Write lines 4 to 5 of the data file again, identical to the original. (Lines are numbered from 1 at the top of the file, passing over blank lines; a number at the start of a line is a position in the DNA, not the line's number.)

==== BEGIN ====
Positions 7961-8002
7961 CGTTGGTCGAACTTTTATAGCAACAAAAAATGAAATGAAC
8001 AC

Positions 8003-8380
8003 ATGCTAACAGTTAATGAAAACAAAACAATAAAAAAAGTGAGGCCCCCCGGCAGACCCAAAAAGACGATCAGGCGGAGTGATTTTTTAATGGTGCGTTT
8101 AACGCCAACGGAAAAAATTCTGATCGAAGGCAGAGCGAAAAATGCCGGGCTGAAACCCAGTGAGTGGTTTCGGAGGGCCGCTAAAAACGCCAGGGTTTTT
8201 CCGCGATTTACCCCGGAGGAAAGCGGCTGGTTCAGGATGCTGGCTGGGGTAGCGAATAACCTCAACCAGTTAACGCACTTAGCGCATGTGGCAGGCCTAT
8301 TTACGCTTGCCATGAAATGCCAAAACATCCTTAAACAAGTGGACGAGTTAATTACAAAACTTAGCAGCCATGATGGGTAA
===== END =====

Positions 8003-8380
8003 ATGCTAACAGTTAATGAAAACAAAACAATAAAAAAAGTGAGGCCCCCCGGCAGACCCAAAAAGACGATCAGGCGGAGTGATTTTTTAATGGTGCGTTT